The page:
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INPRACTICE   New help for NZ businesses facing insolvency – but with strings
 

INSOLVENCY

New help for NZ businesses facing insolvency – but with strings

In the game Monopoly, there is a ‘get out of jail’ card. Despite the efforts of the New Zealand Government to give a leg up to companies struggling because of the coronavirus, in business, there is no such card.

Christopher Niesche | July 2020

In New Zealand, on 15 May 2020 the COVID-19 Response (Further Management Measures) Legislation Act 2020 became law, meaning two key insolvency measures aimed at addressing the serious insolvency risks arising from the COVID-19 crisis – the “safe harbour” regime and “debt hibernation scheme” – are now in effect.

The temporary safe harbour provision and business debt hibernation initiative can help businesses struggling with the impact of COVID-19 to continue trading, but they are not a get out of jail free card, advisers caution.

It is a point Minister of Finance Grant Robertson underscored when he announced the measures.

“While they will help increase certainty and provide practical assistance to business owners and directors, the changes must not be seen as a workaround for obligations to creditors and the responsibility of directors to act in good faith,” Robertson said.

The new provisions aim to ease the pressure on directors who may otherwise feel the need to wind up their business owing to the current economic climate, the New Zealand Companies Office adds.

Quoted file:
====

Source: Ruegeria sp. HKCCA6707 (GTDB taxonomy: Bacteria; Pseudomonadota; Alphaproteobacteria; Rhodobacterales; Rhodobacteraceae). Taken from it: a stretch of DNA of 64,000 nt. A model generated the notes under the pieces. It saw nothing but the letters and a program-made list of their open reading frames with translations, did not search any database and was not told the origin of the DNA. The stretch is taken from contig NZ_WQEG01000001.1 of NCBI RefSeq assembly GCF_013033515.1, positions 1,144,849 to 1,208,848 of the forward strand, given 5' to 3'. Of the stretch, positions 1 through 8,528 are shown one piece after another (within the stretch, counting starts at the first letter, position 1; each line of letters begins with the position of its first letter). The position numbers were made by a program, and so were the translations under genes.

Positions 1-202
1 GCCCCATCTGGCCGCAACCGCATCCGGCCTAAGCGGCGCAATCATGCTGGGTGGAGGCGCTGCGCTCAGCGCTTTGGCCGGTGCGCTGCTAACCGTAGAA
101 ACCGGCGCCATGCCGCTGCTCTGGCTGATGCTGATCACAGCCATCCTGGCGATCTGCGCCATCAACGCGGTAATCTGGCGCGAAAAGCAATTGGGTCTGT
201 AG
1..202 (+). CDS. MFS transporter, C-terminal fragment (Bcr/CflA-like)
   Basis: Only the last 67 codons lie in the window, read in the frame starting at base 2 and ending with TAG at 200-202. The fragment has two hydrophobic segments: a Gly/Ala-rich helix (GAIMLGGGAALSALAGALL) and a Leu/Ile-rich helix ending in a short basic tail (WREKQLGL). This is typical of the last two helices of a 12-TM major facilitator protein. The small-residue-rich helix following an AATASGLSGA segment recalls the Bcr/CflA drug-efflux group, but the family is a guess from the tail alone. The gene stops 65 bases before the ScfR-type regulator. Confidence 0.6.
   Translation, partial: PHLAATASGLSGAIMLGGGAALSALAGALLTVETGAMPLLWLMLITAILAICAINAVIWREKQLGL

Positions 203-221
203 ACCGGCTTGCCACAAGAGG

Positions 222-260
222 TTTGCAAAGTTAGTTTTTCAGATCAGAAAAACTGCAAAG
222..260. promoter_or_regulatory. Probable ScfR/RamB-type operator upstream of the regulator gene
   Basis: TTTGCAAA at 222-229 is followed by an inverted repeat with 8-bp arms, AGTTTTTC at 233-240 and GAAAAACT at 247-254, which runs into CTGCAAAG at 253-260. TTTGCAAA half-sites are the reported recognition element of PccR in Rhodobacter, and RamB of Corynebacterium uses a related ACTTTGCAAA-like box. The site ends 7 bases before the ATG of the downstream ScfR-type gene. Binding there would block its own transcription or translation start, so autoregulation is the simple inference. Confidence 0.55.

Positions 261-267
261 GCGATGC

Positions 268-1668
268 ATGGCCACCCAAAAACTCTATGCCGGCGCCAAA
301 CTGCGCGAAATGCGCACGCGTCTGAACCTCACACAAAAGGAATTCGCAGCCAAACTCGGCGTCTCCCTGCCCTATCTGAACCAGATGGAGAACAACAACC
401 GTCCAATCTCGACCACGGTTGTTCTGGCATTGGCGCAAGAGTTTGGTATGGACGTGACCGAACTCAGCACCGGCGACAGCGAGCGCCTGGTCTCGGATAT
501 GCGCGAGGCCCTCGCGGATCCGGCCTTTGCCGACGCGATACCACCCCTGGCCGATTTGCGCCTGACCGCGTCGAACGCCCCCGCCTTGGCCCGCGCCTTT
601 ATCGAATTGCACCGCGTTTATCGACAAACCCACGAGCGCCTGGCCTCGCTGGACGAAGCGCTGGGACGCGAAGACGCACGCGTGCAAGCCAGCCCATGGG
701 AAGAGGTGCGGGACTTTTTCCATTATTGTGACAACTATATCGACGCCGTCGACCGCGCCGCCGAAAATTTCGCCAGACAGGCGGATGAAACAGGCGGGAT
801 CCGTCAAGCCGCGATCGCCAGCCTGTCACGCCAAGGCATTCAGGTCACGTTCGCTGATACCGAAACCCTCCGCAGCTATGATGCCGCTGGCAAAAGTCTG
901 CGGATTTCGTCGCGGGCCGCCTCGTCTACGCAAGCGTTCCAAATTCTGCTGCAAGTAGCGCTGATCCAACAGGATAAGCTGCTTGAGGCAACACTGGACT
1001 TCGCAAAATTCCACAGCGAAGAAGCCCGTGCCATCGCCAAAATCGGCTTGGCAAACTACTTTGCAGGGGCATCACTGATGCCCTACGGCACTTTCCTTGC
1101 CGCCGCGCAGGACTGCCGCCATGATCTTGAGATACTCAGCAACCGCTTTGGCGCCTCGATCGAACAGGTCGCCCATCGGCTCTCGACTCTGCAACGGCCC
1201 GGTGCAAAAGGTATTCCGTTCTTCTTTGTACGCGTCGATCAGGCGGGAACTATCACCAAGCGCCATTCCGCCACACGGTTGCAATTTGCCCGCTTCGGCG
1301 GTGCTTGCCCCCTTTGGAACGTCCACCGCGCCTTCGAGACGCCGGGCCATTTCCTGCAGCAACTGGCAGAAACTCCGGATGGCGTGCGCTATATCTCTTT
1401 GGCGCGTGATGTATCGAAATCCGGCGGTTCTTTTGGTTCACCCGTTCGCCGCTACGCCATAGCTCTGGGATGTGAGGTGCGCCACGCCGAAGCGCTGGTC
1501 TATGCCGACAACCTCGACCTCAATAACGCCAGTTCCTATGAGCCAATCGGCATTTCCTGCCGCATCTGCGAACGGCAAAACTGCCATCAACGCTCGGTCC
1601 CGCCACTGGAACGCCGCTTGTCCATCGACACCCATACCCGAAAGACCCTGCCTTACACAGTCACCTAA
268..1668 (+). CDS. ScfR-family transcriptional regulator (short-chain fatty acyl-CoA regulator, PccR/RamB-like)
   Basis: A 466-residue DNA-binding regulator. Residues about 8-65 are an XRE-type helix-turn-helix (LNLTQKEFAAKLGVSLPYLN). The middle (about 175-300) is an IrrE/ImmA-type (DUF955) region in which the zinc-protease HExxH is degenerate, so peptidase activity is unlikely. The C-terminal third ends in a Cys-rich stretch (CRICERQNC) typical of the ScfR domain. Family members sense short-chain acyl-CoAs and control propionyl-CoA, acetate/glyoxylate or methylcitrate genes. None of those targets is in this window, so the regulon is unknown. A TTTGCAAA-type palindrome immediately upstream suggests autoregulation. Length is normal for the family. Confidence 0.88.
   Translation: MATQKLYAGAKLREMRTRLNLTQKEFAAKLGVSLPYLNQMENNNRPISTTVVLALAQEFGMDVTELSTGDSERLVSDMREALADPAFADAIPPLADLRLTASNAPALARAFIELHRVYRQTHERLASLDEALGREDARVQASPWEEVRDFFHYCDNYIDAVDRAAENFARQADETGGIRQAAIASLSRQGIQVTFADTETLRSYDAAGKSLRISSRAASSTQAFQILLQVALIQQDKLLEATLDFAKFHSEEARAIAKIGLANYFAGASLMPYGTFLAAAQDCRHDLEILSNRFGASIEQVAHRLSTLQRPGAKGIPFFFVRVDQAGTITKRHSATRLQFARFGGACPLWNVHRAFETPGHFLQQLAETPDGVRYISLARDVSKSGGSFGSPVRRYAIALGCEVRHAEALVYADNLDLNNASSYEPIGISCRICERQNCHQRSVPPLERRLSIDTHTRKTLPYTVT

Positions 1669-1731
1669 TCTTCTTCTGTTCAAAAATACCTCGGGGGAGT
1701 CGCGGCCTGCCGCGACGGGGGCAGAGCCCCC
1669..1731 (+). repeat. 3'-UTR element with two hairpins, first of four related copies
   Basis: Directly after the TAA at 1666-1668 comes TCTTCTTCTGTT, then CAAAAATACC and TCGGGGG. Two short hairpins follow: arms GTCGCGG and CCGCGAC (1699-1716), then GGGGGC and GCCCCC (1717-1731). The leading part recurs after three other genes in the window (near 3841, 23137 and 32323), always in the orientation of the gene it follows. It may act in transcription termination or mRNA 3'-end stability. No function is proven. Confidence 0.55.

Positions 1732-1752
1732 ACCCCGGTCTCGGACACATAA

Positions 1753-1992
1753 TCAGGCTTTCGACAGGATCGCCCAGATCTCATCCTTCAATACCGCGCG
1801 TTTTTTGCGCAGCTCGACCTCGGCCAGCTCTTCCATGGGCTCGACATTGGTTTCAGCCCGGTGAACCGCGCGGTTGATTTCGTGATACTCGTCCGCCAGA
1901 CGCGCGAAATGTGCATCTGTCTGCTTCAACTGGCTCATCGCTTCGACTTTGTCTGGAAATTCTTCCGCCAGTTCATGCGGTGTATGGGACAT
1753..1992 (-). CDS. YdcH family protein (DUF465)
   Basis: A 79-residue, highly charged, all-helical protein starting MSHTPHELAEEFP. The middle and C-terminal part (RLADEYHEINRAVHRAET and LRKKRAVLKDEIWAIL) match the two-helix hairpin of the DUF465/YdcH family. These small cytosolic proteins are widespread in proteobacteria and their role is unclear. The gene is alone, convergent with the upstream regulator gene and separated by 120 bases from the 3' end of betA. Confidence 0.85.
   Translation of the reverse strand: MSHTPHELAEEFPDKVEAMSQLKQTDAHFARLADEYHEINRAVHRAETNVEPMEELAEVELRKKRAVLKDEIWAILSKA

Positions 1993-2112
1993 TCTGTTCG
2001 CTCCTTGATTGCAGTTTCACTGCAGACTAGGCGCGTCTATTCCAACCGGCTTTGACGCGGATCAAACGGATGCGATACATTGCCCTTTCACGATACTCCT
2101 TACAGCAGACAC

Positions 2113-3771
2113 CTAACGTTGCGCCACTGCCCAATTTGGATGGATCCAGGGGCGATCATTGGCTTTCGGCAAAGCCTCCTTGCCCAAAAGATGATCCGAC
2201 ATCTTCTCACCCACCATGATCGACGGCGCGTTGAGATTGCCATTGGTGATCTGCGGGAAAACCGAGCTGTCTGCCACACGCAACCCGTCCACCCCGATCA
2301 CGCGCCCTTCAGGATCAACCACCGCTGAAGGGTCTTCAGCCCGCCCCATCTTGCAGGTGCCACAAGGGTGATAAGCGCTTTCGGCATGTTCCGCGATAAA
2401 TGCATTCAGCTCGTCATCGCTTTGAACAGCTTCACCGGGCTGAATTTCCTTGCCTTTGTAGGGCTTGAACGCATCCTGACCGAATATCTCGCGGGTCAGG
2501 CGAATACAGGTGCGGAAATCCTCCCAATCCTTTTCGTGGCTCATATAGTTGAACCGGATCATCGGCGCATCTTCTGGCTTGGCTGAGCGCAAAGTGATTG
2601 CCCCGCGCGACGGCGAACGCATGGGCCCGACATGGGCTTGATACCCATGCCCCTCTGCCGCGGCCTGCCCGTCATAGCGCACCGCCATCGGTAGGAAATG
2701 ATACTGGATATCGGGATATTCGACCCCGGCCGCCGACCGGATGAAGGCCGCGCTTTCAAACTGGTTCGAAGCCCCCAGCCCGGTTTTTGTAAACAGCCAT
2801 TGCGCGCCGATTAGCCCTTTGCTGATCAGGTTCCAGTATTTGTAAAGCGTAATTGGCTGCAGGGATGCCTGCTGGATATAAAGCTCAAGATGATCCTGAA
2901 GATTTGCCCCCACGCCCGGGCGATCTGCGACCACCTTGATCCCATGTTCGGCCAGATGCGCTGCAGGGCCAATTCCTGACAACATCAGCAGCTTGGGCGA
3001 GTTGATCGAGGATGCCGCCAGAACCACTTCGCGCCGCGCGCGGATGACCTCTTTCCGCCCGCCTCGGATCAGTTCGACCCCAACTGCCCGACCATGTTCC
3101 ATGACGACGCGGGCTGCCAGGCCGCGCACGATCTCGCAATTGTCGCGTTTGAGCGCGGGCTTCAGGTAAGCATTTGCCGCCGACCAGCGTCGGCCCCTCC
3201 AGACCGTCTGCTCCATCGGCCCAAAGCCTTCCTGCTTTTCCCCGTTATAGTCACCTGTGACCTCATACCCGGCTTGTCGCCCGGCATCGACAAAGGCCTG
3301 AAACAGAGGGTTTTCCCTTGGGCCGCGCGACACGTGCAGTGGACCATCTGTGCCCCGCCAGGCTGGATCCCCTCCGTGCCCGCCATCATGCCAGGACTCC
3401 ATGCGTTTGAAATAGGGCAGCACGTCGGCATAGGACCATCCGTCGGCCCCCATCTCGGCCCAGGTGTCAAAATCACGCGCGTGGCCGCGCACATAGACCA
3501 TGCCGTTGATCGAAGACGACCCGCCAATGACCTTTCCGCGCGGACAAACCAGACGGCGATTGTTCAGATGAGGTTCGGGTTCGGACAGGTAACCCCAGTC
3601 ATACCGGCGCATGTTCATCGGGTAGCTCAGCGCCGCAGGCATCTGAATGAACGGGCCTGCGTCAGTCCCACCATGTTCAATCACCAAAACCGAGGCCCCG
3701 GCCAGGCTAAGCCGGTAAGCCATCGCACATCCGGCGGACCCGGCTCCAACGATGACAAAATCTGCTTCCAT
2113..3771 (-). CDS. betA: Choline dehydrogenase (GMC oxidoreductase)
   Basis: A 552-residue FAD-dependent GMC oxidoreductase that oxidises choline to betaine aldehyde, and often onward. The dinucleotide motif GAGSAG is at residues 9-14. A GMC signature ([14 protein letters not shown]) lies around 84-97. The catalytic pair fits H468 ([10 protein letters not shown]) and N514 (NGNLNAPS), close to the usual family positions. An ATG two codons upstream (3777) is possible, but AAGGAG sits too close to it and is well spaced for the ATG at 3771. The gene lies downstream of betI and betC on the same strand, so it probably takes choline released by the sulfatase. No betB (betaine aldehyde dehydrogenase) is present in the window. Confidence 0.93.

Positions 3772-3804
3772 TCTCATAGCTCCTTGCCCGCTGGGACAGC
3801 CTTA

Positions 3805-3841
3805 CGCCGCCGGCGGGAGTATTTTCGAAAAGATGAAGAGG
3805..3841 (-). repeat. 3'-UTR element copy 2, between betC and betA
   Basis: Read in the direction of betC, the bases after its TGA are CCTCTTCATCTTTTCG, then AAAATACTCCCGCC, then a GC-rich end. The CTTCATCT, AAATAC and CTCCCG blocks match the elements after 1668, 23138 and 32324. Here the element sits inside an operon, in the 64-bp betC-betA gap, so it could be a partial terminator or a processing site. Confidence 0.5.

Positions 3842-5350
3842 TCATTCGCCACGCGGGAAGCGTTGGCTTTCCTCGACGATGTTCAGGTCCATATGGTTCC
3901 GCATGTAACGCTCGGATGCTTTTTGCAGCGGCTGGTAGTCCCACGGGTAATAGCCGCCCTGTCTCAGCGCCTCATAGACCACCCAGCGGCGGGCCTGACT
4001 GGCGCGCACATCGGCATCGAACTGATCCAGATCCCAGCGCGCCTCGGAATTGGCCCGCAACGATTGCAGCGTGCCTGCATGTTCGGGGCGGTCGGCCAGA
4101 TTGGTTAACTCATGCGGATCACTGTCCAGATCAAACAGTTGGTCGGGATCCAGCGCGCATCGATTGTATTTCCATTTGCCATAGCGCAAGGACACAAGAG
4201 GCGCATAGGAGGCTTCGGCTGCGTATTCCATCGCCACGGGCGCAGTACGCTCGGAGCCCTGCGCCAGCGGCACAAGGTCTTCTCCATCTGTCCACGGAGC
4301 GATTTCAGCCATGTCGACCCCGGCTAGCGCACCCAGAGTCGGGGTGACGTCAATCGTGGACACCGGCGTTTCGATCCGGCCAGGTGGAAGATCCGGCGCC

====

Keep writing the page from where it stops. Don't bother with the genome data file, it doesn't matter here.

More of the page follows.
In normal circumstances, directors must abide by sections 135 and 136 of the Companies Act, which states they must not run the business in a way that is “likely to create a substantial risk of serious loss to the company’s creditors” and can only incur debt if the directors believe the company will be able to meet its required [obligations].

A limited window

The newly-created safe harbour provides that decisions by a director to keep trading from 3 April 2020 until 30 September 2020 without breaching those sections of the Companies Act, providing they believe the company is facing or will face “significant liquidity problems” as a result of the COVID-19 pandemic and that they believe the company will be able to pay its debts as they fall due after 30 September 2021.

The entity also had to be solvent as of 31 December last year for directors to take advantage of the provision.

The second measure, being the business debt hibernation scheme, allows businesses affected by COVID-19 disruptions to place their existing debts on hold for up to seven months to help them trade normally again, rather than enter processes such as liquidation.

However, at least half of the business’s creditors must agree to the arrangement. During debt hibernation, it can continue to trade, subject to any restrictions agreed with creditors, the Companies Office says.

Safe harbour is no free ticket

Sean Gollin, a dispute resolution and litigation partner at Minter Ellison Rudd Watts, warns the safe harbour provision isn’t a “get out of jail free card” for directors until September 2021.

“They do need to turn their mind to whether or not, in good faith, they honestly believe that it’s more likely than not that the company will be able to turn its fortunes around by that stage,” Gollin says.